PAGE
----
PH: We had a great moment when we were able to successfully deploy a complex mix of ILOG and IBM tools at IBM Fishkill, in what was considered the most modern and fastest changing semi-conductor plant in the world. At that time, before our acquisition by IBM, IBM was a reluctant customer. I visited the head of the plant and promised that we would install the complete system for free. He would only pay if he kept the system in operation for more than a month.
Understandably, he was skeptical that a small decision management company could improve on the work of hundreds of excellent engineers who continuously tuned the $4B plant. We deployed a system which every five minutes re-computes the optimal plan for the whole plant for the next eight hours. It combines real-time data from the MES system to rules-based processes, an optimization-based scheduler, and advanced graphics to enable the plant operators to "see the current future" for the next eight hours.
The first day's objective was low: do no harm. Within a month, all the operators where convinced and we were paid. More important, we changed forever the balance of what computers do and what operators do in that plant.
CW: Where do you think the practice of decision management is headed? In the next 5-10 years?
PH: We are sharing more and more of our daily workload with computers. It’s not a fixed boundary, computers can do more things at a time when the world is more complex due to regulatory changes, catastrophes, and the rapid evolution of technology and competition.
I still like the insight shared by the technical director of Fishkill IBM plant when we asked what the operators were doing since our automation scheduling system was deployed: "We’re no longer running the plant, we’re observing the plant, optimizing it and solving any issues that arise.”
So, decision management enables a migration from doing the work to observing computers doing the work, optimizing what they do, and adjusting it to the issues that arise. This trend will continue for the next 10 years. We’ll then apply decision management to decision management itself, and automate the supervision role, segment the issues and the appropriate responses, and so on. This is a long journey.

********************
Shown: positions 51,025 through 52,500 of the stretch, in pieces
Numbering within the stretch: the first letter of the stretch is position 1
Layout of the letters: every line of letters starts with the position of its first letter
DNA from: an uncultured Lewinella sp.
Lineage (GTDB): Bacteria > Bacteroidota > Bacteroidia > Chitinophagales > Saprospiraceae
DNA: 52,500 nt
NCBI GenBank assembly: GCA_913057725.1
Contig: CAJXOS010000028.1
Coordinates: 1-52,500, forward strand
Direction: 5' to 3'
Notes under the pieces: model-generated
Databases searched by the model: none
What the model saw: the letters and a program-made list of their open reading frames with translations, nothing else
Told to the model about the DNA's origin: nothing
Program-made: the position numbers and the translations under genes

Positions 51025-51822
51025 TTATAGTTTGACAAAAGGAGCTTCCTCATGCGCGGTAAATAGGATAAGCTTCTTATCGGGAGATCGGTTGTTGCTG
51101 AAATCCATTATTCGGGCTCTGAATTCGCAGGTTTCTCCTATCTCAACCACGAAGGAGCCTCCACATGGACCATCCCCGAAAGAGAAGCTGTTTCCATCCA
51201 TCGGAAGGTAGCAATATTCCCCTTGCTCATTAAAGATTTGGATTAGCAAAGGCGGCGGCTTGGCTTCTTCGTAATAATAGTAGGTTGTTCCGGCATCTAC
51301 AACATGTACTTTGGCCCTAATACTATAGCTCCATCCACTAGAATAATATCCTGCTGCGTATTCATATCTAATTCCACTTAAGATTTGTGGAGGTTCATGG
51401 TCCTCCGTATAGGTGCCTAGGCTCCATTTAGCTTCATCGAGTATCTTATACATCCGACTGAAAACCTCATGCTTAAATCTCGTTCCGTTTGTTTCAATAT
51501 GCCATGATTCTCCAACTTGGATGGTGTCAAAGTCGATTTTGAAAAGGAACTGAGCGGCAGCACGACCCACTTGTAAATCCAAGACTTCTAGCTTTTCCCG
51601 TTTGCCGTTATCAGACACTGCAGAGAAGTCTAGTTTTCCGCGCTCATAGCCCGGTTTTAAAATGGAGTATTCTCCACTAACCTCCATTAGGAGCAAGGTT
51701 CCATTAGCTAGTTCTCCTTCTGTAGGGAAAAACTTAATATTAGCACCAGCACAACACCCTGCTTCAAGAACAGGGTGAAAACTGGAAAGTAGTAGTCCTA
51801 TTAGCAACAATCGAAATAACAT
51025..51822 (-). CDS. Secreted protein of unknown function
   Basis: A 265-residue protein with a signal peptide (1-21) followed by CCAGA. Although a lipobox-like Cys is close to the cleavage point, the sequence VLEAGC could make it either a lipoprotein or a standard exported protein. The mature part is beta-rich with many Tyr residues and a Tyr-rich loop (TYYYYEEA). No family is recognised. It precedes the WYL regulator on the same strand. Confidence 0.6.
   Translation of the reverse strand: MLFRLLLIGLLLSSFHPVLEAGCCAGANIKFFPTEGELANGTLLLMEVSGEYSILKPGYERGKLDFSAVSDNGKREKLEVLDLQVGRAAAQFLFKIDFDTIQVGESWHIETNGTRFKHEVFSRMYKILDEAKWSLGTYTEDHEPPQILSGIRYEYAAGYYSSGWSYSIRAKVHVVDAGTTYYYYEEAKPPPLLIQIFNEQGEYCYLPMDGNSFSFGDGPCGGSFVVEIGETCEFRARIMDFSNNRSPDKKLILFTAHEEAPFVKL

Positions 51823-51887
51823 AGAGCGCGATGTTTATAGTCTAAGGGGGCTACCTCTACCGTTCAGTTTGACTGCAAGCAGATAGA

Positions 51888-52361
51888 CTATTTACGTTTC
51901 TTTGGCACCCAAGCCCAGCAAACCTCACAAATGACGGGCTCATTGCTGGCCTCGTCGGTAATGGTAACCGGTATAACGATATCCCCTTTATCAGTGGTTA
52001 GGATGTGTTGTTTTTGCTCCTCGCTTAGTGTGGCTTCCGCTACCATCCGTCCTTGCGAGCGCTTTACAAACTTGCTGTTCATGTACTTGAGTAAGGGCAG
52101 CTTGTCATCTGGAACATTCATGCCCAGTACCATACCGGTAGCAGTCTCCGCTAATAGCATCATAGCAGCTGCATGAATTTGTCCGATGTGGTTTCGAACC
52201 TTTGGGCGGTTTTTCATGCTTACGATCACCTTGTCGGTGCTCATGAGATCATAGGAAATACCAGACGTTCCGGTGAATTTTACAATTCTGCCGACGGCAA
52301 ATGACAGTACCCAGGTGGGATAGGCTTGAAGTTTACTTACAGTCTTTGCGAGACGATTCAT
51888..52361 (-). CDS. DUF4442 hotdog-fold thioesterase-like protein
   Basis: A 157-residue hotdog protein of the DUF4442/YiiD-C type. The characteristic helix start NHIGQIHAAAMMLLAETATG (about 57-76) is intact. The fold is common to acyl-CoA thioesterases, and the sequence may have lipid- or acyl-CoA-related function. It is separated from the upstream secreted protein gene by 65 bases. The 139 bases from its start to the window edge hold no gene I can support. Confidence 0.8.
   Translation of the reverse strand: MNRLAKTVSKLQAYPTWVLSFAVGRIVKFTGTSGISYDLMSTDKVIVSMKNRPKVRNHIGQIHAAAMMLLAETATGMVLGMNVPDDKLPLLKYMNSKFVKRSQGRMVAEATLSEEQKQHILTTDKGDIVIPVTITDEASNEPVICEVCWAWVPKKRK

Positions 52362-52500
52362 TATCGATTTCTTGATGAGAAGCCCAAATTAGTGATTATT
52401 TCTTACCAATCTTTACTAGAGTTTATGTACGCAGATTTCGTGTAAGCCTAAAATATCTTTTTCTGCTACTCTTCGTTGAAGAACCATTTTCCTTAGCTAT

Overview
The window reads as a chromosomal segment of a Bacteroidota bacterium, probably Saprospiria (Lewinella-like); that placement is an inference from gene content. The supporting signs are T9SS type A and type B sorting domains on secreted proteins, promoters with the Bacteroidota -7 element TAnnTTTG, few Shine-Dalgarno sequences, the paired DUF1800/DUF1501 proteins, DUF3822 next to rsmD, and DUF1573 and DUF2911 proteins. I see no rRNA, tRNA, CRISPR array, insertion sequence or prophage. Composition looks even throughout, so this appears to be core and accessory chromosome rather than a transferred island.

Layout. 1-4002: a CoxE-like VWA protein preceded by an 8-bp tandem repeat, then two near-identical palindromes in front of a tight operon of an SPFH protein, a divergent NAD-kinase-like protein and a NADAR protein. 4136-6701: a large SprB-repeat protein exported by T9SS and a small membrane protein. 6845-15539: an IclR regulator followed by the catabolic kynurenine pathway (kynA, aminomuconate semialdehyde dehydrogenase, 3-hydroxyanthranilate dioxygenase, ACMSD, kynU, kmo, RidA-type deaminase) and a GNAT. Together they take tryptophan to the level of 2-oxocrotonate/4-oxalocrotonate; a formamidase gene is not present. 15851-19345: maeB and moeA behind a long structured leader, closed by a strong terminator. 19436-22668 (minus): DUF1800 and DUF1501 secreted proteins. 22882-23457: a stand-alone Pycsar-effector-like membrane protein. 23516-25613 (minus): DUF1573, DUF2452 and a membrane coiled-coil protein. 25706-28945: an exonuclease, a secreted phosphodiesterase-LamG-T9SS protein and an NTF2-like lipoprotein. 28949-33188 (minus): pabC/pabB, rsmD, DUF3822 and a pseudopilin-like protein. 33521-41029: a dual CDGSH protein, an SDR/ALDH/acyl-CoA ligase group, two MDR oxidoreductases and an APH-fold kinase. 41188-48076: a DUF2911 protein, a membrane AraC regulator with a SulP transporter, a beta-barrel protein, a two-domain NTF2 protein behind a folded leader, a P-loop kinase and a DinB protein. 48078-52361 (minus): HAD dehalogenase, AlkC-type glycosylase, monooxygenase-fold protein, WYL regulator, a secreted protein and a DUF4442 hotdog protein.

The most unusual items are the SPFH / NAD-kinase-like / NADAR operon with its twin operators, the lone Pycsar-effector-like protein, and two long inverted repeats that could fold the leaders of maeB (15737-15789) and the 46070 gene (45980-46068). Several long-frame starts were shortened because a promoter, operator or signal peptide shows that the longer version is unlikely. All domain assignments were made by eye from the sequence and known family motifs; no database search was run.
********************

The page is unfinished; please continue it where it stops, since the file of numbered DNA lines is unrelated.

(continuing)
CW: What's the best advice you ever received from a customer over the years that would be helpful to any companies considering the adoption of these technologies?
PH: Alain Morel was the CIO of SNCF Freight, which is the arm of the French national railroad dedicated to the transportation of goods rather than people. They were facing a lot of issues with their billing system, and decided to automate the link between contracts and billing to reduce the number of errors and customer dissatisfaction. A team started to implement a rules system, then they stalled the implementation for six months.
We were eager to help and Alain explained: "After a few weeks of the implementation of the rules application, we discovered that sales, marketing and accounting don’t share the same vision of what is a contract at SNCF-Fret. So we’ve stopped the rules implementation process and we’re in a discovery process to agree on what we’re doing.”
To me, this summarizes the advantage and the difficulty of deploying decision management systems in any organization: the implementation process surfaces many hidden contradictions or battles between people or departments, which trigger errors and customer dissatisfaction down the line. These issues can go on forever as long as they’re happening in people's heads. Describing them and then automating them gives a strong scrub to the existing situation, and leads in all cases to very positive results for the business.
CW: Any last words of practical wisdom?
PH: Make sure you implement these systems before your best experts retire because the discovery and testing of decision management systems require excellent knowledge of the company, its past evolution and projected future. And beginners typically don’t have this in their heads.
To learn more about Decision Management, click here.